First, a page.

To the editor:
I was disappointed by the comments by one of my favorite writers, Rich Lowry. He feels President Barack Obama was wrong in loosening every economic sanction possible and offering diplomatic relations to Cuba. He wrote “it is quid with no pro quo” (U.S. gets nothing for something on Cuba,” Dec. 26 Review-Journal).
Does there have to be quid pro quo in dealing with human relations? One does not do good deeds to aid their fellow man in anticipation of what the reward will be. Virtue is its own reward.
It may not play so well in politics, but allowing innocent children to maintain a family structure, as was recently promulgated, is reward in itself, as well as creating a way for all people to have medical care. It seems hypocritical to me to be in bed with Red China yet ostracize your neighbor. It seems duplicitous to encourage investment to create jobs and commerce, yet deny our farmers the ability to sell grain to the Cubans, as well as some medicine.
WILLIAM V. LOFTON
NORTH LAS VEGAS
To the editor:
Maybe Richard Pratt needs to understand the difference between police going into neighborhoods to fight crime and keep them relatively safe and the Nazis who went into Jewish neighborhoods, destroyed business, burned down temples, beat people and hauled them away to concentration camps never to be seen or heard from again (“Context for comment,” Dec. 29 letter).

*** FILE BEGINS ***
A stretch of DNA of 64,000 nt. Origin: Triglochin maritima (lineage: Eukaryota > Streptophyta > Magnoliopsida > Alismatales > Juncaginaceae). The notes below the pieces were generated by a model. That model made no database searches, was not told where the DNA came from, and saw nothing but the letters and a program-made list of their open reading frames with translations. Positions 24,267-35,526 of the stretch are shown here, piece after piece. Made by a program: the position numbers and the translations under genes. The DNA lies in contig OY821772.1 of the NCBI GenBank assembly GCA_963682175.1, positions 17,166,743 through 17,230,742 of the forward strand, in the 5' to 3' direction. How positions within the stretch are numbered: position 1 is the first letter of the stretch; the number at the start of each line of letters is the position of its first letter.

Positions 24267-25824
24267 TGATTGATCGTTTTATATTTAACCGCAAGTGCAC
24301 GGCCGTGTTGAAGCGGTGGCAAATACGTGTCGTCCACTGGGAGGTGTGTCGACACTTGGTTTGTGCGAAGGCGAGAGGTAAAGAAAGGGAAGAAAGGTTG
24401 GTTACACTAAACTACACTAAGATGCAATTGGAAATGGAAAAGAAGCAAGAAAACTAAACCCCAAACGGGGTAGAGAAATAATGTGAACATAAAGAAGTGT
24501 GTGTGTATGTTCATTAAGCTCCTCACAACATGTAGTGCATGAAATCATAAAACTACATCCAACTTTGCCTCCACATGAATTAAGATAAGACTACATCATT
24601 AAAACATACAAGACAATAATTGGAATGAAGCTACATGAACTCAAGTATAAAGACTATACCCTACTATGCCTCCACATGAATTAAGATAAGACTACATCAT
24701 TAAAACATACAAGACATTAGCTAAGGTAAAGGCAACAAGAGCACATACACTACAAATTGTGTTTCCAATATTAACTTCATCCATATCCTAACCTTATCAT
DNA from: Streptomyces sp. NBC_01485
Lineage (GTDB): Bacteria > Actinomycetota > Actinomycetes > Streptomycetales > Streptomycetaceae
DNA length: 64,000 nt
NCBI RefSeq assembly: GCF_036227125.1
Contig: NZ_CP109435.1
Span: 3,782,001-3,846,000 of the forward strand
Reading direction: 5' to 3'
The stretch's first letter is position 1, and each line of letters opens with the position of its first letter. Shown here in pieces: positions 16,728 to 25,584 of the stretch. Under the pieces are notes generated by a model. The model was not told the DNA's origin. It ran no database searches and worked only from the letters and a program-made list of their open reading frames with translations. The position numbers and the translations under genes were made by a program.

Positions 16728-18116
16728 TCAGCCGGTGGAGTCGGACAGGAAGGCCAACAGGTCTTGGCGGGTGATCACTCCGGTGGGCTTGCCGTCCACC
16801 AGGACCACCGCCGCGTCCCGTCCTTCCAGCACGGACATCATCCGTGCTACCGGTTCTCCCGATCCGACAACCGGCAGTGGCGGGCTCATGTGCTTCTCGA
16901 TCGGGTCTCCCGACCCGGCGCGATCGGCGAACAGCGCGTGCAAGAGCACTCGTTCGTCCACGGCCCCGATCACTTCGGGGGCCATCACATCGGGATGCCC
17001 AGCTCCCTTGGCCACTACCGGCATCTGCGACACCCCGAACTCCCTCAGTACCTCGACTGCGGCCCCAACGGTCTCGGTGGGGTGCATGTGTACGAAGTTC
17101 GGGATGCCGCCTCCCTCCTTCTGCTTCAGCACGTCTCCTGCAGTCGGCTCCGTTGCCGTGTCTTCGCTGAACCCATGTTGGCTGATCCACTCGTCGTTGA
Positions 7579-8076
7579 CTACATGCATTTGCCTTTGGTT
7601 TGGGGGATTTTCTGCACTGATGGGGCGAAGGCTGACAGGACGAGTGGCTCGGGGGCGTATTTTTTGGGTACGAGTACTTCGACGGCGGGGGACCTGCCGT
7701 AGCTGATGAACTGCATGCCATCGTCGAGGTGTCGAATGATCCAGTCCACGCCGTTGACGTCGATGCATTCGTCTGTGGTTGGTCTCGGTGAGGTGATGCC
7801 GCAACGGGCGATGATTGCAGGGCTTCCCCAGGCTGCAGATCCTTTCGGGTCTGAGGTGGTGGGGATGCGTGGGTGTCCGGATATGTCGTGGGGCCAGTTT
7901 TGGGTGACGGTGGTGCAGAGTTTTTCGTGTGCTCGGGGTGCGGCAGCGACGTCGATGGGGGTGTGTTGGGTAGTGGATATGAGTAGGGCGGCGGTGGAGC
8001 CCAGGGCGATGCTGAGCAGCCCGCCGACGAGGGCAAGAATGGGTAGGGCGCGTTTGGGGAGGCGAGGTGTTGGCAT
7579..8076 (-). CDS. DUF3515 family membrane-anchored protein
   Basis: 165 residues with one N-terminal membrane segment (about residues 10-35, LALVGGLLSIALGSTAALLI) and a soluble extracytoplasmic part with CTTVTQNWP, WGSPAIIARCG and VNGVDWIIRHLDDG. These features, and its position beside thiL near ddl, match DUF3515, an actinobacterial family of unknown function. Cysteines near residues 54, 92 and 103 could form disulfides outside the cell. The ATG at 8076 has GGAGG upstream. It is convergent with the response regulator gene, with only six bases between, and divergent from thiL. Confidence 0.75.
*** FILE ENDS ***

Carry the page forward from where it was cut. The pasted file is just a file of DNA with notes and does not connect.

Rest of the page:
In comparison, the stop-and-frisk policies in New York aimed to fight violent crime. The policies succeeded in reducing crime. In essence, it is the police officers’ goal not to kill, maim, or destroy, but to keep their citizens safe. The “final solution” of the Nazis was quite the opposite. If Mr. Platt wishes to pursue that information he would learn that many New York neighborhoods were a lot safer after policing. Again, argue the policy, but respect the goal and what was achieved.
To compare this to the “final solution” is an insult to all people, and he should be ashamed and apologize to those who suffered under that tyranny. We have police for a reason, many who are family men and women who place themselves in danger on a daily basis. To compare any one of them to a Nazi is ignorant.
To the editor:
In the Dec. 31 Review-Journal, an article headlined “Clark County sees dip in traffic-related fatalities in 2014” contained some information that needs to be examined.
Erin Breen, director of UNLV’s Safe Community Partnership, said the Las Vegas police policy to not respond to non-injury accidents has been a key factor in reducing fatalities. Ms. Breen’s basis for this statement is that, “With officers no longer tied up by those types of crashes, they can better enforce traffic laws and, in turn, give out more tickets.”
While Ms. Breen has the right to her opinion, it’s dangerous when her personal opinion is portrayed as an established fact. When examining traffic fatalities, three main areas need to be considered: education, engineering and enforcement. The slight, 10 percent reduction in fatalities in 2014 can be attributed to myriad factors. Some of these might be completed road construction projects; law enforcement directed activities regarding seat belts and texting while driving; increased media efforts to educate the public; improved emergency response and numerous other sources.
Whenever “experts” give statements in support or opposition of any policy, they have an obligation to the public to ensure validity. In this situation, Ms. Breen never offered legitimate premises to support her conclusion. This logic is similar to the old man who claims that the reason it’s raining is because he had his car washed. The non-response policy could be the reason the decrease was not more substantial.